by Conor Friedersdorf

Jacques Attali issues the warning:

The power of sovereign states can foster a sense of impunity that encourages excessive debt. In the past, sovereign states have sometimes rid themselves of creditors by simply driving them out (as they did repeatedly with Europe’s Jews), by tormenting them, or by simply refusing to pay. When modern states borrow from a range of anonymous investors on global markets, sovereign immunity protects their assets against seizureChina cannot seize the White House as collateral for U.S. Treasury debt. But creditors can still negotiate, even with sovereign debtors.

When a state loses the market’s confidence, the threat of a financial cutoff is a jolt back to reality. Just ask Greece, as its leaders scramble to reduce its public deficit as quickly as possible. The West needs to wake up now, shake off the yoke of public debt, and take the path of liberty. That path is long and difficult. It means balancing budgets and stabilizing the financial sector. But the great reward will be a return to confidence and growthfor those who put in the effort, and for those with the audacity to see it through.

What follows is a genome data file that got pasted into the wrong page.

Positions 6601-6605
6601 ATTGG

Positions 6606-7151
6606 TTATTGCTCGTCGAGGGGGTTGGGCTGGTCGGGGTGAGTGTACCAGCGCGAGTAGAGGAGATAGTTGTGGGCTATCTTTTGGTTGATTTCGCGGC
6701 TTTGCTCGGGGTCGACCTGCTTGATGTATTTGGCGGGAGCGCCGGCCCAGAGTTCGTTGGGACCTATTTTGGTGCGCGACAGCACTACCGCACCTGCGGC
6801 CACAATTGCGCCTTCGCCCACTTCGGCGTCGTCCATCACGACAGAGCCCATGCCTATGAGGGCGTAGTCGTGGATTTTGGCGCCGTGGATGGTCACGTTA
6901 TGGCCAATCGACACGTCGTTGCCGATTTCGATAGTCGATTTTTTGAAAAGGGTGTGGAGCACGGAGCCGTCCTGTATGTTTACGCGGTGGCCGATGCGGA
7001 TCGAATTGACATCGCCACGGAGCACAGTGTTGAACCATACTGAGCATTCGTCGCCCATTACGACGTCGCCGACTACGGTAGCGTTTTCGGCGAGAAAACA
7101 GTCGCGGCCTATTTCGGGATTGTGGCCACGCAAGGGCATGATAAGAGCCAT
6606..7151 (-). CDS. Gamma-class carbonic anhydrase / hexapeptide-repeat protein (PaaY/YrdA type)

One reason that the United States cannot get spending under control is the difficulty of convincing ourselves that we could suffer the same fate as Greece. It doesn't seem possible – and I say that as someone who very much thinks that it is.

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